around the base of the vine can be
adequate to control numbers until
shoots grow to over 100mm long.
At that stage, earwigs are not a
Downy mildew: As mentioned in
the CropWatch message, conditions
were marginal for downy mildew
infection across the region but, given
the huge variability in rainfall and soil
wetness, growers would do well to
monitor for the appearance of any oil
spots from a primary infection.
It is possible that an infection may
have developed in some vineyards if
conditions were suitable.
If oil spots do appear, they are likely
to do so in the first few days of October.
If downy mildew is found, growers
would do well to discuss options with
their grape purchaser or adviser.
Downy mildew infections early
in the season can be particularly
damaging and lead to later crop loss.
A careful approach to early disease
eradication is the best option.
THE winner drawn
from thousands of
entries to the South
industry’s Buy a Local
received her new car
The Buy a Local Orange
campaign, which ran from
May 19 to September 12,
saw eligible shoppers
car, a luxury Riverland
holiday and a range of new
Citrus Australia SA
Region (CASAR) chair
Con Poulos said feedback
from the 300 retail outlets
that participated in the
campaign was extremely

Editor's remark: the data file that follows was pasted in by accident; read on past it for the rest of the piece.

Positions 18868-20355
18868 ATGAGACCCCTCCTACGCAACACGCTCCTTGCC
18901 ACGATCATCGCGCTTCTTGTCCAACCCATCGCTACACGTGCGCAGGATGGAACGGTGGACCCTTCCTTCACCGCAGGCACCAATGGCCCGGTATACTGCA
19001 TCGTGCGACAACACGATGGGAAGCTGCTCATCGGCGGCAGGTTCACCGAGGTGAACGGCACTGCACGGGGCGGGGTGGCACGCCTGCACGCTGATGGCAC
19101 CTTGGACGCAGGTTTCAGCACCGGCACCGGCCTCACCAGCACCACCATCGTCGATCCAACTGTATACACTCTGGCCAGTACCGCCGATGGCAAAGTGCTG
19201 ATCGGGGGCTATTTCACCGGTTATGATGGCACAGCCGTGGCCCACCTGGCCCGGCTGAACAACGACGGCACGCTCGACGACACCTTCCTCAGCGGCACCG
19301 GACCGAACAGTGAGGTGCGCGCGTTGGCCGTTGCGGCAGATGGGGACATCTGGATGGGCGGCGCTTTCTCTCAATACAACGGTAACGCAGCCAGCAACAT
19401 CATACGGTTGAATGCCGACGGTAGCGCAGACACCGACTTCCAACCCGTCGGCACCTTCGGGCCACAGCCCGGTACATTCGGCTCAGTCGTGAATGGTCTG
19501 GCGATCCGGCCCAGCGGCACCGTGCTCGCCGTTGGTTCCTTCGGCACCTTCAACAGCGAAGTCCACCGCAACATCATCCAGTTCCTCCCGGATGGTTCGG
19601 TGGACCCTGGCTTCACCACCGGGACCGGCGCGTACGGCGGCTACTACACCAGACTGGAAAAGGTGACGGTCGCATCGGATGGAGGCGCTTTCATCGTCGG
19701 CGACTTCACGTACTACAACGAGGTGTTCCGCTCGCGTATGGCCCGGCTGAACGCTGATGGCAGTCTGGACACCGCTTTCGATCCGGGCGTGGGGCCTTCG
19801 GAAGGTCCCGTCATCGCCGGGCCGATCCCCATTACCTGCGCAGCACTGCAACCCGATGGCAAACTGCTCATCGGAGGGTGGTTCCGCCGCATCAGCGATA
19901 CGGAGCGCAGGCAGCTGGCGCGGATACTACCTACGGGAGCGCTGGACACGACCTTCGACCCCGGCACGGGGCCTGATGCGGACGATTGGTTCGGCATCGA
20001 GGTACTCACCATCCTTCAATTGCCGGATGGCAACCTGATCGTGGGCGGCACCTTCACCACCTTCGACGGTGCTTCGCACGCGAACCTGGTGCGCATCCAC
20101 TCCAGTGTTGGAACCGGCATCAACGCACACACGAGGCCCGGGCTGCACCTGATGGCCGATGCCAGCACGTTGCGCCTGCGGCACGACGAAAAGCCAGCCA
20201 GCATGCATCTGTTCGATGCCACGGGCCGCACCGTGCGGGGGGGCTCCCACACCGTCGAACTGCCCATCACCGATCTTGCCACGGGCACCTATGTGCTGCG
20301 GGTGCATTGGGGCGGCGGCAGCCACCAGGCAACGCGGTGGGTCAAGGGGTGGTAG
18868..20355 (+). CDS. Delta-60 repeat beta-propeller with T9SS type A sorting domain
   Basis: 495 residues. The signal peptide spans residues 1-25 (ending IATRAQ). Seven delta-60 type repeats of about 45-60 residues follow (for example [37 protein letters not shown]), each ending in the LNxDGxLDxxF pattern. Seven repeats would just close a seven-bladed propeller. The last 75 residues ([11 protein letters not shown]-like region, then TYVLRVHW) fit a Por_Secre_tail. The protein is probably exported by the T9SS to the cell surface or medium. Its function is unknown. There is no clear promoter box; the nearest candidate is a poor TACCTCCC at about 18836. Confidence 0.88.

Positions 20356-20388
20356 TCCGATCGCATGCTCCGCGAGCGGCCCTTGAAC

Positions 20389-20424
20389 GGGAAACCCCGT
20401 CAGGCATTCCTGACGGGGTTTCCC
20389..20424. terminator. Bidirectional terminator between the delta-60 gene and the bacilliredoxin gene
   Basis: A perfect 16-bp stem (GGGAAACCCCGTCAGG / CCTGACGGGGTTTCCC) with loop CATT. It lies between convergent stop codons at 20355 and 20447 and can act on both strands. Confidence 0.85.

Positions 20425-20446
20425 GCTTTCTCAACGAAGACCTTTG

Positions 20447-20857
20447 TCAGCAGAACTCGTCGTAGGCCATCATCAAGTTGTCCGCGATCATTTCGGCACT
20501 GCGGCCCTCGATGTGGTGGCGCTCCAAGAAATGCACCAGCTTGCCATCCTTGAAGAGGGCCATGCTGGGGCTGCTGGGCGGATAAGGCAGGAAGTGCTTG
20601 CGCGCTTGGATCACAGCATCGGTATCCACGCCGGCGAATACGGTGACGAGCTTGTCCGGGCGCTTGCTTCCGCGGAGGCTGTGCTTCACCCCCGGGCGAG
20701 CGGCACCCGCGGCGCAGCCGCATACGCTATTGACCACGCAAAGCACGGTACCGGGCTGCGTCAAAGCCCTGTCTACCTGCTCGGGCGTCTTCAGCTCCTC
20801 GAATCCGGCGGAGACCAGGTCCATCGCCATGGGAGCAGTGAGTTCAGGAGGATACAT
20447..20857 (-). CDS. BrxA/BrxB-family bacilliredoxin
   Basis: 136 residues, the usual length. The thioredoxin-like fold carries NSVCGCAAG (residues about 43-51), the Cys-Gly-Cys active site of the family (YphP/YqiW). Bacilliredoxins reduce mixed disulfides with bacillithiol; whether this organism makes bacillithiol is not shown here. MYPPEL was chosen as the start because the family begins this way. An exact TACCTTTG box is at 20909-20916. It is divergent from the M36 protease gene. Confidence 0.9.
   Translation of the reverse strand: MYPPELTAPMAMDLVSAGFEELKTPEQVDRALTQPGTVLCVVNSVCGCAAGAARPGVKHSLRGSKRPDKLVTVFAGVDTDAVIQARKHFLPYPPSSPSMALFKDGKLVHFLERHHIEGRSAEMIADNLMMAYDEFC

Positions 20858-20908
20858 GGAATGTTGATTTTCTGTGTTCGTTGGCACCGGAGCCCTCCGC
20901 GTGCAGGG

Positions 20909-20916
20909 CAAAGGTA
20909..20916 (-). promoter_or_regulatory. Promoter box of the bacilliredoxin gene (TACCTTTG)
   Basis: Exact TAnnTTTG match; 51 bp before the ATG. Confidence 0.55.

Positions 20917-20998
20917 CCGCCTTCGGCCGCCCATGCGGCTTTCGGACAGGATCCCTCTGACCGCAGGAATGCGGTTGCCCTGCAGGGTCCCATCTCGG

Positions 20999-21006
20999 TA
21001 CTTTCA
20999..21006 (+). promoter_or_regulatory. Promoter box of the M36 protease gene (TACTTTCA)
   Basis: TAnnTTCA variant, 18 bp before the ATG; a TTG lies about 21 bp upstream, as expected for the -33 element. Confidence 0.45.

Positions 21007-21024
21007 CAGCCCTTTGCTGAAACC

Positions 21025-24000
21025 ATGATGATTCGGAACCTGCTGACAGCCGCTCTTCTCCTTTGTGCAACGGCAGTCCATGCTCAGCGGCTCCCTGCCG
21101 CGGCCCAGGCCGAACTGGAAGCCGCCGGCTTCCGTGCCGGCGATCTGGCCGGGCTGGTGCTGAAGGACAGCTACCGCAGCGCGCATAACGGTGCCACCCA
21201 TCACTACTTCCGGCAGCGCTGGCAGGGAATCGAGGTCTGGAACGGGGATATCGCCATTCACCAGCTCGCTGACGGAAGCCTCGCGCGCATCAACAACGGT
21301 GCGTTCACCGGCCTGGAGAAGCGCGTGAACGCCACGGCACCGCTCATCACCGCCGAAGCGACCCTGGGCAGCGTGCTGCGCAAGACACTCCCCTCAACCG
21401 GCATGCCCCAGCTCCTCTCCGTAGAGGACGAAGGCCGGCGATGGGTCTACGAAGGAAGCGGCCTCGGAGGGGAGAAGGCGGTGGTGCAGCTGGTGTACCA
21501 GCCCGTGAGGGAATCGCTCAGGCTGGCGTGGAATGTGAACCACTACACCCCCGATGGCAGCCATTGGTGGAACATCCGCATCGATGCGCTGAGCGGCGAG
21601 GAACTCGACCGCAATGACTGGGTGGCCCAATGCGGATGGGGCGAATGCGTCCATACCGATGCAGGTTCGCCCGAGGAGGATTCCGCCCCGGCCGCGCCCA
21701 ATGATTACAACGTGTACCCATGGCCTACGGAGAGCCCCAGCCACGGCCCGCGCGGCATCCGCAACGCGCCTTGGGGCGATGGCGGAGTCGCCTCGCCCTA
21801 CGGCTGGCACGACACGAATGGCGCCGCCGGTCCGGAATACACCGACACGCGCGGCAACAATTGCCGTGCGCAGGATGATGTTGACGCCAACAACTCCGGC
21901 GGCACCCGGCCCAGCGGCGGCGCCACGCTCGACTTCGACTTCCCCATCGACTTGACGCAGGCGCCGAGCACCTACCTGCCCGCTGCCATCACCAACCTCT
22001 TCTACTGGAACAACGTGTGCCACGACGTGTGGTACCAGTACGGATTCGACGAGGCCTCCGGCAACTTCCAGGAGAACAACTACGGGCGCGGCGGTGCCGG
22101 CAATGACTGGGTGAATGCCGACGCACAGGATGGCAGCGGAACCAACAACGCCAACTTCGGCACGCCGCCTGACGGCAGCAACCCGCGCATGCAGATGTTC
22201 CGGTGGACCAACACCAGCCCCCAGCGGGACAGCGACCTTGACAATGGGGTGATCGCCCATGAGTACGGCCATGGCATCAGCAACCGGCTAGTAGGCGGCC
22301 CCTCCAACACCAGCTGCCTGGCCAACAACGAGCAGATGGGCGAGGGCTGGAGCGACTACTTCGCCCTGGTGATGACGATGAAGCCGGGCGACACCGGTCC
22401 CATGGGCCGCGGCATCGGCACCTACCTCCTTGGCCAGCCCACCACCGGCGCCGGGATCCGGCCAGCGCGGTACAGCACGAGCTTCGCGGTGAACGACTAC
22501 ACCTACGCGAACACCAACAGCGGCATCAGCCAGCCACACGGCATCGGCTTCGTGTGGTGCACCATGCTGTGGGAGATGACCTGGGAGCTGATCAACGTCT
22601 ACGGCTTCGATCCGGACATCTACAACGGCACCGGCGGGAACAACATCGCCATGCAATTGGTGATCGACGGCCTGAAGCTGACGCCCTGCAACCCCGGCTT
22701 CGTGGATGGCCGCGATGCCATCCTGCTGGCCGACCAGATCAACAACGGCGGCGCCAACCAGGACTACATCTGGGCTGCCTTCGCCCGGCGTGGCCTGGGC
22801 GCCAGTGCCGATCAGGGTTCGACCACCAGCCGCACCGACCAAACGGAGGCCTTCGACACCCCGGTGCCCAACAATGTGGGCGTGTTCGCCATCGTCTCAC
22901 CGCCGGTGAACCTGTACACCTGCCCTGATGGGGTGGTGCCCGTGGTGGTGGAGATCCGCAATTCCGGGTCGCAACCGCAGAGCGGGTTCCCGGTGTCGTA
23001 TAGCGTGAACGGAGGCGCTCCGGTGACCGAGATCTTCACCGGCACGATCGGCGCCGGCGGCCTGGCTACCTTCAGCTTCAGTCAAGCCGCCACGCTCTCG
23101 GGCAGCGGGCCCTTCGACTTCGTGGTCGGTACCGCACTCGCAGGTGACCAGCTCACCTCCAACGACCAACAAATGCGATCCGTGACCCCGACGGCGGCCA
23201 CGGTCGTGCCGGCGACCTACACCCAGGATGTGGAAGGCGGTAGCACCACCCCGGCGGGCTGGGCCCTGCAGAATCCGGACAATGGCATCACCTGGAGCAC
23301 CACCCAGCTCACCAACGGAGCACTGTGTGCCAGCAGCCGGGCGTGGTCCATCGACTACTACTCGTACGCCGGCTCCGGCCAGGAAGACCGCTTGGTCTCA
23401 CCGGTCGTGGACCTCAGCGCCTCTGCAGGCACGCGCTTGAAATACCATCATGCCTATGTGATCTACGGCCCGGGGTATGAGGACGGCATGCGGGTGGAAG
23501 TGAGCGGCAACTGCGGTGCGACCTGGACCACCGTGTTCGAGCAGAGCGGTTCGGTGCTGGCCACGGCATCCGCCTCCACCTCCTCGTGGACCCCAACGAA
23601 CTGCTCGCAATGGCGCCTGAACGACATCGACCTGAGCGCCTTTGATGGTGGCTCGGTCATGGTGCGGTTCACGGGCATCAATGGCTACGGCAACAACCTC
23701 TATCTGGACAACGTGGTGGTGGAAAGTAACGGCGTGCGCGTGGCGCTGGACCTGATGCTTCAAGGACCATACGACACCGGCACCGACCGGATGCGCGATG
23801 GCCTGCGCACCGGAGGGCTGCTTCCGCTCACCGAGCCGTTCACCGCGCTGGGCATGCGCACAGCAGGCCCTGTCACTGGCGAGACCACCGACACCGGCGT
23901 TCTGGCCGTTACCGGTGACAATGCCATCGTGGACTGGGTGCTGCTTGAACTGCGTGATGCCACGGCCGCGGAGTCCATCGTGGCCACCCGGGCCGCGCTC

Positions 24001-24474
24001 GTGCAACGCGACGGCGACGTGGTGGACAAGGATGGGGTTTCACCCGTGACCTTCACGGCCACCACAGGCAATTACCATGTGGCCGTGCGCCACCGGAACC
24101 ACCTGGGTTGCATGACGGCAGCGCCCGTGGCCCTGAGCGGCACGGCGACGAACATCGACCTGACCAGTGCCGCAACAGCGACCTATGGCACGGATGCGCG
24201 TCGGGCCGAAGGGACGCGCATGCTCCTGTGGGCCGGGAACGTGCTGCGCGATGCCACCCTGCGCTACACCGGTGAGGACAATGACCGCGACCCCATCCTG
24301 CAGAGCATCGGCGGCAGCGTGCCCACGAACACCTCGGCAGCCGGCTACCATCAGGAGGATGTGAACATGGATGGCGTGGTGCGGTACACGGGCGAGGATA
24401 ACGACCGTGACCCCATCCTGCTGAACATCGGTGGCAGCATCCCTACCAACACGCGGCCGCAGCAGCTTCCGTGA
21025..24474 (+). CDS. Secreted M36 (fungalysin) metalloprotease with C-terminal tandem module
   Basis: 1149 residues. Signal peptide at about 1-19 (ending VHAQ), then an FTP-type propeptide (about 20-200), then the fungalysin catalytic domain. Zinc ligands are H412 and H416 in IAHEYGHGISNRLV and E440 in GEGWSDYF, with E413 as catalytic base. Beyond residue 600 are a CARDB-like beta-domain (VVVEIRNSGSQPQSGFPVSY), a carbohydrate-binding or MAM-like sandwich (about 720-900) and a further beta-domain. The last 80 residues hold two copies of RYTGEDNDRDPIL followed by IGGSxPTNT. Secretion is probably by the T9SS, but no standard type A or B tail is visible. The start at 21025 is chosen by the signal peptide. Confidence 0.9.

positive, and indicated
a strong response from
“We received thousands
of entries during the
promotion,” Mr Poulos
said. “The whole campaign
was focused around
increasing awareness and
demand for our citrus,
and encouraging South
Australian shoppers to
“Indications are very
strong that our efforts
were a big success, and
we expect this will be
reflected in local citrus
Mr Poulos said
that — in addition
to the partnerships
with Foodland, IGA,
sponsors and the Adelaide
Produce Markets —
the campaign had also
enjoyed support from
the South Australian
Agriculture) Leon Bignell
was there for the launch
of our campaign, and
has continued to provide
for which we’re very
grateful,” he added.
Local orange campaign gives away car
The Grains Research and
Development Corporation (GRDC) is
recognised around the globe for its
investment in pioneering grains-related
research, development and extension.
What it is perhaps less widely known for